Most mitotic mutants in Drosophila do not lead to lethality in early development despite the highly abnormal chromosome behaviour that they elicit. This has been explained as being the effect of maternally provided wild-type products. We have tested this hypothesis by studying cuticular clones derived from cells in which there has been loss of a marked Y chromosome due to chromosome nondisjunction in individuals homozygous for the mutation abnormal spindle who are progeny of heterozygous mothers. We have found that the size and frequency of these clones are higher than in control flies. Furthermore, by analysing flies whose female parents have different doses of the asp+ gene, we have found that there is a correlation between the amount of maternally contributed asp+ product and the frequency and size of cuticular clones. We have also estimated the time in development when the first mitotic mistakes take place, i.e. the time when maternal products are no longer sufficient to carry out normal cell division.
Since spermatogenesis in Drosophila is a series of interconnected and interdependent steps and most of the spermatogenic events take place in the absence of transcription, failures in a given stage can give rise to a cascade of defects later on. The asp locus of Drosophila melanogaster codes for a non-tubulin component implicated in proper spindle structure and/or function (Ripoll et al. 1985). Homozygous asp males exhibit abnormal meiotic spindles giving rise to altered segregation of chromosomes and mitochondria and failures in cytokinesis. Postmeiotic spermatogenic stages of asp males show a series of alterations that we interpret as due to the previously occurring defective meiosis because meiotic spindles are the only microtubular structure altered in mutant testes. The most conspicuous alterations are: (i) variable size of nuclei and nebenkerns of early spermatids, which are also multinucleate instead of having single and uniformly sized nuclei; (ii) elongating spermatids in which abnormal-sized mitochondrial derivatives elongate alongside more than one axoneme; (iii) failures in the individualization process, where abnormal spermatids remain syncytial, and seem to be eliminated during the coiling stage.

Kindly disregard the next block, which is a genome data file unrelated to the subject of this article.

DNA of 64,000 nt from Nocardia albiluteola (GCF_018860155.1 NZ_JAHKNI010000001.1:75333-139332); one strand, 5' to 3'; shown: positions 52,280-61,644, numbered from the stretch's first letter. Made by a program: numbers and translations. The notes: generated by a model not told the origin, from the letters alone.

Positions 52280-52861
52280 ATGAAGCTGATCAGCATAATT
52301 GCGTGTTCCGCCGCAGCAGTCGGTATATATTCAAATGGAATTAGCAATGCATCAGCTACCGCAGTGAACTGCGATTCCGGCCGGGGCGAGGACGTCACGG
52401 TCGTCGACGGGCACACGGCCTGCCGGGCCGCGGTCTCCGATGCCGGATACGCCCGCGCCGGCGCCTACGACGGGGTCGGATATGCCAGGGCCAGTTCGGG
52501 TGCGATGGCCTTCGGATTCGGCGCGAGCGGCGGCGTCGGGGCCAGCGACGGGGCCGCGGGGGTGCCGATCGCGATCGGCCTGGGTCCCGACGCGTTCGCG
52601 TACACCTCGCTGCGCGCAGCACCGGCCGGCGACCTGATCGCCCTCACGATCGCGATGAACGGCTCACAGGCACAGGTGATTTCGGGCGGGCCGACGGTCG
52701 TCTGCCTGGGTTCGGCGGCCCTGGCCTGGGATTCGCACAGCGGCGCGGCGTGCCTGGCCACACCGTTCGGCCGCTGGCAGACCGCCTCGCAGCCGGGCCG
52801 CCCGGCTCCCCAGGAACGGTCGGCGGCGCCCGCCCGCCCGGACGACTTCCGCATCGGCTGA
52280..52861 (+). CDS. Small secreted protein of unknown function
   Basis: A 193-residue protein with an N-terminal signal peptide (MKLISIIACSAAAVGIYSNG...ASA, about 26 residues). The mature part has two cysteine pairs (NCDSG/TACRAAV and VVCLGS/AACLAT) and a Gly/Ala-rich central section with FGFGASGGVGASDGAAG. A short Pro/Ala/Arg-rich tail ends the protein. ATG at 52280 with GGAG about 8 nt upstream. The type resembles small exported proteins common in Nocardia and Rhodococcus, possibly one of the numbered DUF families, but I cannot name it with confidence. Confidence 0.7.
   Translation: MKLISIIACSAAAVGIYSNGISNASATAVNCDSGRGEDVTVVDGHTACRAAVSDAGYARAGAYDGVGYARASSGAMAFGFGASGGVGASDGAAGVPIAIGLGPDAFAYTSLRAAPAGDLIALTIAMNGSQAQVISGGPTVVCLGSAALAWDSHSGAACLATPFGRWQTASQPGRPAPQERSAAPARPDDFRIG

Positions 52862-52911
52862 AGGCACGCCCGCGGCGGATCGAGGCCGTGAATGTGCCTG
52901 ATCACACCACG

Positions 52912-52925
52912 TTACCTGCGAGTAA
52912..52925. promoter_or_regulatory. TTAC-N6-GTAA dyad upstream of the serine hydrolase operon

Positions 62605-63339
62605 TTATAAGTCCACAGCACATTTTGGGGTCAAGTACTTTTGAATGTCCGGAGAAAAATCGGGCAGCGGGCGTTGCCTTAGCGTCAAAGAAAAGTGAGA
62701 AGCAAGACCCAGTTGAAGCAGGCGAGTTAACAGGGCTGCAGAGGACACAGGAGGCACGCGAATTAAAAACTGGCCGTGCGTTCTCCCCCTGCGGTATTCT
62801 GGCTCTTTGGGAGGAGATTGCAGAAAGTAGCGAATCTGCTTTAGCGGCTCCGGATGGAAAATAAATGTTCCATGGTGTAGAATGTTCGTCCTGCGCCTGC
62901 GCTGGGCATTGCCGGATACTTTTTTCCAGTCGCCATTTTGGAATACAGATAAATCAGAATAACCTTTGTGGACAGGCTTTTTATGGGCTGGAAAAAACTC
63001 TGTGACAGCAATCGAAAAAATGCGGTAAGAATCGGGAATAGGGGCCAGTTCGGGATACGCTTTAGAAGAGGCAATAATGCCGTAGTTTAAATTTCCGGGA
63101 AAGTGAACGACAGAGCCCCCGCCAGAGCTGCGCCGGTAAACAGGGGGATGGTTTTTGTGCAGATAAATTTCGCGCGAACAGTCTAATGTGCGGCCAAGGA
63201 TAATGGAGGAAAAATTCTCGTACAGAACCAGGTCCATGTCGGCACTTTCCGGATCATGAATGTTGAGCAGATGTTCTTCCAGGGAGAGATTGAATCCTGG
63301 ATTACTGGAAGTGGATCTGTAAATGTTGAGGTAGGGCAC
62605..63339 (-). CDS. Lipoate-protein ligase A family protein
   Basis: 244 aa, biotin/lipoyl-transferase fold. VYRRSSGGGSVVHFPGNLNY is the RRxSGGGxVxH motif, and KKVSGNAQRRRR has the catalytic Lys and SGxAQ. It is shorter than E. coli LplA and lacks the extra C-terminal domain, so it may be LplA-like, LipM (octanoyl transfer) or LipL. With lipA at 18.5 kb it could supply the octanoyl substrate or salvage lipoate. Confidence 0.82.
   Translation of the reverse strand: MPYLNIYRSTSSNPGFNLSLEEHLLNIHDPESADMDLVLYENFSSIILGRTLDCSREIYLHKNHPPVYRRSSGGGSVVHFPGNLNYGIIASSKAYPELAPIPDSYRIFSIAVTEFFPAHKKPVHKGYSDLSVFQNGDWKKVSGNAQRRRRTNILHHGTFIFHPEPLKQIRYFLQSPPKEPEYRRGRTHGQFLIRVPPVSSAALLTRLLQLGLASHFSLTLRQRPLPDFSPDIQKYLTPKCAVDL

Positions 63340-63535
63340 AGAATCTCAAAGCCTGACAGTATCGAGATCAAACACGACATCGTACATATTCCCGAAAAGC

The wing blade of Drosophila melanogaster is composed of dorsal and ventral surfaces covered with hairs and rows of morphologically distinct bristles round the margin. The mutant shaggy causes a complete transformation of hairs into bristles over the entire wing surfaces. Clones of mutant bristles have a tendency to line up into straight bristle rows. Clones are straight and orderly near the wing margin but form bundles and vesicles when a long distance from the margin. Furthermore the bristle cells move distally along the future wing blade in the general direction of the margin. From these studies, we postulate the existence of a gradient of cell affinities for bristle cells that is maximal at the dorsoventral wing margin and decreases with distance away from it. The bristle clones also move onto the wing veins and often induce the formation of new veins in the surrounding shaggy+ cells. These new veins run from the clone and join up to existing veins. We conclude that there is a close relationship between bristles and veins.
Clones of cells mutant for shaggy transform all hairs into bristles on the wing blade of Drosophila. Different types of bristles are formed at different locations. It is shown that, although shaggy cells are unable to make a correct decision between an epidermal cell pathway and that of a sensory bristle, they are nevertheless able to respond correctly to positional cues. A compilation of many clones led to the construction of a map of positional homologies in which all of the cells in any one area will produce the same kind of bristle. The result is a series of stripes oriented perpendicular to the anteroposterior axis of the wing and parallel to the dorsoventral axis. The significance of these stripes in relation to mechanisms of pattern formation is discussed.